Monthly Archives: March 2012

Make way for mobile purchasing

Have you bought coffee on your mobile phone yet?

Mobile phone payment systems have been around for almost three years, and Starbucks was one of a few large retailers to pilot the technology.

Now PayPal has launched its mobile payment program Paypal Here, signaling that phone payments have gone mainstream. Not only will we be buying more lattes by phone, but more nonprofit goods and services, including workshop fees, concert tickets, and festival tee shirts.

Nonprofits have begun using mobile platforms so that supporters and customers can make payments on the go. The Girl Scouts tried out mobile payments for cookie sales this year, and the Salvation Army used the technology for holiday donations.  A handful of farmers’ markets are piloting mobile sales, and several savvy museums and concert halls now offer the option.

Mobile payment companies like Square and LevelUp have been around a few years, but Paypal Here is expected to take the technology to the masses. The Paypal Here app can be used to accept any credit card or debit card, as well as cash, checks, and, of course, Paypal. Merchants get a plastic dongle that attaches to the phone through the headphone jack and acts as a reader. They can also use the iPhone camera to read the credit card, and the system can generate electronic invoices.

PayPal Here will charge a flat 2.7% rate for swiped cards and PayPal transactions and 3.5% plus $.15 for key-in and scan-in card transactions. Sending electronic invoices and scanning checks will be free.

Both Square and LevelUp have been used by nonprofits for donations, auctions, and other events. LevelUp works like the Starbucks mobile payments system–after you sign up and input a credit card number, you get a unique code that can either be scanned by a smartphone or waved in front of a terminal. Square, which has a card reader like the forthcoming Paypal service, is the most popular option for nonprofits. With these services, geotracking confirms customers’ locations, so they don’t even have to even take out their phones.  Intuit GoPayment uses the same technology, and helped Girl Scout Troops in Ohio increase cookie sales by 13 percent.

Are you using mobile payments in your nonprofit? Let us know, we’d love to hear how it’s working for you.

Social media needs social strategies

“Successful social strategies (1) reduce costs or increase customers’ willingness to pay (2) by helping people establish or strengthen relationships (3) if they do free work on a company’s behalf.”

–Misiek Piskorski, Harvard Business       Review, November 2011

How would you feel if you were at a dinner party with friends and a stranger sat down next to you and asked, “Hey, can I sell you something?”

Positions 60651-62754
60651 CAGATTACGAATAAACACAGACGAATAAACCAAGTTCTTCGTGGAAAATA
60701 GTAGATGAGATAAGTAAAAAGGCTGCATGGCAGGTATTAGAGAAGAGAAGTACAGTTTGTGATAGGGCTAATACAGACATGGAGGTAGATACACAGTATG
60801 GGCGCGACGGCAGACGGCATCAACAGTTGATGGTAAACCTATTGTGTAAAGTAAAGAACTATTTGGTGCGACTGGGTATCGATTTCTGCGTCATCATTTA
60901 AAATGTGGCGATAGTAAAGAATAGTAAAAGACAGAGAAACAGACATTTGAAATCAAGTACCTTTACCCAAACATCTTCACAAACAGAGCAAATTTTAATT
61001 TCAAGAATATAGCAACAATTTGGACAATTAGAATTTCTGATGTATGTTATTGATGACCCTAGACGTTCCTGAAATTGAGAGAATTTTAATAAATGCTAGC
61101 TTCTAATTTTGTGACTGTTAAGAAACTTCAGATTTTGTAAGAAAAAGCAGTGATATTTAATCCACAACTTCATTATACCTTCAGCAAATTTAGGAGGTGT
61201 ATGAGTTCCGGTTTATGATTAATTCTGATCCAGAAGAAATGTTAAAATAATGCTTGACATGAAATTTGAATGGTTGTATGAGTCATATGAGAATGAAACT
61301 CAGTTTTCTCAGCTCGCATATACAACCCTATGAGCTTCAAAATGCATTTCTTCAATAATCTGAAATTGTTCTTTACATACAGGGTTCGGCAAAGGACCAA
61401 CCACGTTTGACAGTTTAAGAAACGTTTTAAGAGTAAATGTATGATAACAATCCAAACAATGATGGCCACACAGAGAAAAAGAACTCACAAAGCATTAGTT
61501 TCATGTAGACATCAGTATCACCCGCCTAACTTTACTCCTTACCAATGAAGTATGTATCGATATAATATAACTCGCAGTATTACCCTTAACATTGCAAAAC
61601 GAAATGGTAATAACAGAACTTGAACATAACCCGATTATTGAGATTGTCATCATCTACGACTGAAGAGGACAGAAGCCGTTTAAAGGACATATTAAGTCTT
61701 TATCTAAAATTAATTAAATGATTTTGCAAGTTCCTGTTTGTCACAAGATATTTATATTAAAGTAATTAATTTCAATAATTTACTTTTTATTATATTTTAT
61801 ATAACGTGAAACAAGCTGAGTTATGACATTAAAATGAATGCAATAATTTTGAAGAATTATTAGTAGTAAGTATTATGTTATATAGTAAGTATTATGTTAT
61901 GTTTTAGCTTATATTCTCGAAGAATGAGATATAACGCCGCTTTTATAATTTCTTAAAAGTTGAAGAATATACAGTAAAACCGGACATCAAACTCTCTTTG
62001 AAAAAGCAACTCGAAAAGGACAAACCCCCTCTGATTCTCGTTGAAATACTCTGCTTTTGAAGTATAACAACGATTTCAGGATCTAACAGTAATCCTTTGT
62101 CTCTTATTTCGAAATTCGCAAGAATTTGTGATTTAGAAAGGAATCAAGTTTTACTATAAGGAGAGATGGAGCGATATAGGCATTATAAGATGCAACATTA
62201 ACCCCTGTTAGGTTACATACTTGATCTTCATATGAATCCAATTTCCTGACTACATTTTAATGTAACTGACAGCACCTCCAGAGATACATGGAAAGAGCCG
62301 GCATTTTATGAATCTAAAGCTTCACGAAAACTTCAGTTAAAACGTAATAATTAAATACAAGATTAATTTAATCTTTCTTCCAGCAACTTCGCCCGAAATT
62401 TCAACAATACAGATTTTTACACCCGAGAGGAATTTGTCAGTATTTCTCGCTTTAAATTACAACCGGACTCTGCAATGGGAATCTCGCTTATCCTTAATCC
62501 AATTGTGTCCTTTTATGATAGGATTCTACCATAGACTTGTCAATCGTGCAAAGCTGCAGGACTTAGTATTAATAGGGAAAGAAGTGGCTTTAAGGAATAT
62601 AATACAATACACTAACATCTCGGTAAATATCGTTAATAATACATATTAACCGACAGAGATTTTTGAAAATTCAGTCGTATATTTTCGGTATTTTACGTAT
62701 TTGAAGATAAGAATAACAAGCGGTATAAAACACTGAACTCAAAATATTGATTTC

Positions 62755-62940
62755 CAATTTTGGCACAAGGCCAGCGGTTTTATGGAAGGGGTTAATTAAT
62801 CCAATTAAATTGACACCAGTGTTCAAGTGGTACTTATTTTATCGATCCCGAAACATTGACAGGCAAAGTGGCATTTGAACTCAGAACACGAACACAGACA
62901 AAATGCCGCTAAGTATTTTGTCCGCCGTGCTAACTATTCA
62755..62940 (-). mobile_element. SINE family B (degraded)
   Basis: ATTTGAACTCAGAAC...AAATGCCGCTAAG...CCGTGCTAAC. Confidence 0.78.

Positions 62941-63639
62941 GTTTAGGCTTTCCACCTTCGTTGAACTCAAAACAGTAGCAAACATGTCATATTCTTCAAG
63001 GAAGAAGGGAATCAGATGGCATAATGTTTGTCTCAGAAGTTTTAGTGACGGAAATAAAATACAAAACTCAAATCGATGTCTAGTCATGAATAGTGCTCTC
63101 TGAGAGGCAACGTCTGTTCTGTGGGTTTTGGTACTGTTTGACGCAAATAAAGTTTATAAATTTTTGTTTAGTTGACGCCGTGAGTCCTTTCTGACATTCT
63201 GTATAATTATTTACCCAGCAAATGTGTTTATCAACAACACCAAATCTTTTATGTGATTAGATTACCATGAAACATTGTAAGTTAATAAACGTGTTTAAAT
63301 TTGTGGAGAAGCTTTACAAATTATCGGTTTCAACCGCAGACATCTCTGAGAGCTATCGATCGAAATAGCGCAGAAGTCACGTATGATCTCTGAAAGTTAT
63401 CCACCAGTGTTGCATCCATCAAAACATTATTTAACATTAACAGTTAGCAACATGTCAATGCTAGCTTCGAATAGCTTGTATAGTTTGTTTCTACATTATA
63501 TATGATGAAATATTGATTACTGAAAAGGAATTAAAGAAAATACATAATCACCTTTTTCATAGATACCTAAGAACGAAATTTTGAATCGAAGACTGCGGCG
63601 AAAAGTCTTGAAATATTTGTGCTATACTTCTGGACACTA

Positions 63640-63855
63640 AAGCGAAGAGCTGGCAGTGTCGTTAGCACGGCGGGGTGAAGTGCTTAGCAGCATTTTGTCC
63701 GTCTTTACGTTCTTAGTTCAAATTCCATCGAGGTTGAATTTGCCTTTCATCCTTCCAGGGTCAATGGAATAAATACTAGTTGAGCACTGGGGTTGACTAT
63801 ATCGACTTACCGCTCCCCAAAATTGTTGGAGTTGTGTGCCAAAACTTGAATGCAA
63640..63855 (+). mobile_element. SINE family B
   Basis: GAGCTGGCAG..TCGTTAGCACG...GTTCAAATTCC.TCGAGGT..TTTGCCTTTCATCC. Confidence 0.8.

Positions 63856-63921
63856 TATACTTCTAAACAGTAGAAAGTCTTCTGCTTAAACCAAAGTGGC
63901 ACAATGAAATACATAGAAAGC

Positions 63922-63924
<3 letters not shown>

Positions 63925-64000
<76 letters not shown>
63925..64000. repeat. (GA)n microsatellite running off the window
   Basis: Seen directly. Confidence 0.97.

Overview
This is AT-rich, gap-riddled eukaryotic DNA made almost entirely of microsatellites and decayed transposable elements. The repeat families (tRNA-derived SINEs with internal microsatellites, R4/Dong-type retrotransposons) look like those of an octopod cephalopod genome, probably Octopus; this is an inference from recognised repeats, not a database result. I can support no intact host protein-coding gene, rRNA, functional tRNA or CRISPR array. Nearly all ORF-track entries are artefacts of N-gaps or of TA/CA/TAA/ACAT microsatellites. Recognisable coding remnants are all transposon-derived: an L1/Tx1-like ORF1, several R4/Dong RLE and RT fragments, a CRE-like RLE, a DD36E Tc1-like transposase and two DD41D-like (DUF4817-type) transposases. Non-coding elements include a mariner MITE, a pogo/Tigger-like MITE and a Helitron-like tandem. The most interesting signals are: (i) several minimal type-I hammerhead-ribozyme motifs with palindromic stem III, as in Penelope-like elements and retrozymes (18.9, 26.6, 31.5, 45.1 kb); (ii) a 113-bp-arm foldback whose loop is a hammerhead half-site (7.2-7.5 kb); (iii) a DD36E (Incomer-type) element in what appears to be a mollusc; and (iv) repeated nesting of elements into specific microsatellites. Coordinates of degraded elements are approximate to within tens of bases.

That’s how many companies use social media, says Harvard business professor Misiek Piskorski.

In his recent study of 60 for-profit businesses, Piskorski found that companies that performed poorly in online social realms “merely imported their digital strategies into  social environments by broadcasting commercial messages or seeking customer feedback.”

The problem, he says, is that people get involved with social media to connect with other people, not with organizations.

Piskorski’s study shows that companies that devised social strategies to help people build relationships are the ones that found significant returns from their investment in social media.  Returning to the dinner party analogy, these companies ask “May I introduce you to someone or help you develop better friendships?”

Nonprofits face similar social media challenges. We spend precious staff hours on building “friends” and “followers” but are we seeing a real return on the investment?

Nonprofits that use social media to create deeper engagement with their community can generate tremendous benefits. They recruit new allies, strengthen and mobilize support networks, spread information, and raise money.

The potential payoff from social media is the subject of our annual conference this year. We hope you’ll join us May 2 for Powerful Networks: Nonprofits, Social Media, & Community, an exciting day of expert information and practical training to help your organization further its mission with social media.

Piskorski’s work suggests there are four types of effective social strategies for companies:

*Reduce costs by helping people meet.
*Increase willingness to pay by helping people meet.
*Reduce costs by helping people strengthen relationships.
*Increase willingness to pay by helping people strengthen relationships.

Check out the HBR article to understand how companies like Zynga, Yelp, and American Express use these strategies to reap the benefits of social media. And join us at the annual conference to learn how nonprofits can choose social media goals that fit their missions, allocate resources to accomplish these goals, and define and understand their communities.

Endowments, part 3: the campaign

A few weeks ago we discussed the pros and cons of endowments, and last week we touched on the key decisions and policies needed to get an endowment up and running effectively. Today we share some thoughts on running endowment campaigns.

Endowment campaigns are structured like annual campaigns, with specific goals, timelines, and gift charts.  However, they don’t happen every year. Some experts say that five or seven years should be the minimum time between endowment campaigns, and others say ten. They also differ from annual campaigns in that they focus on large givers. Annual campaigns are broad-based, relying on smaller gifts from a lot of donors. In an endowment campaign you might expect half or more of the goal to be raised from just a handful of donors.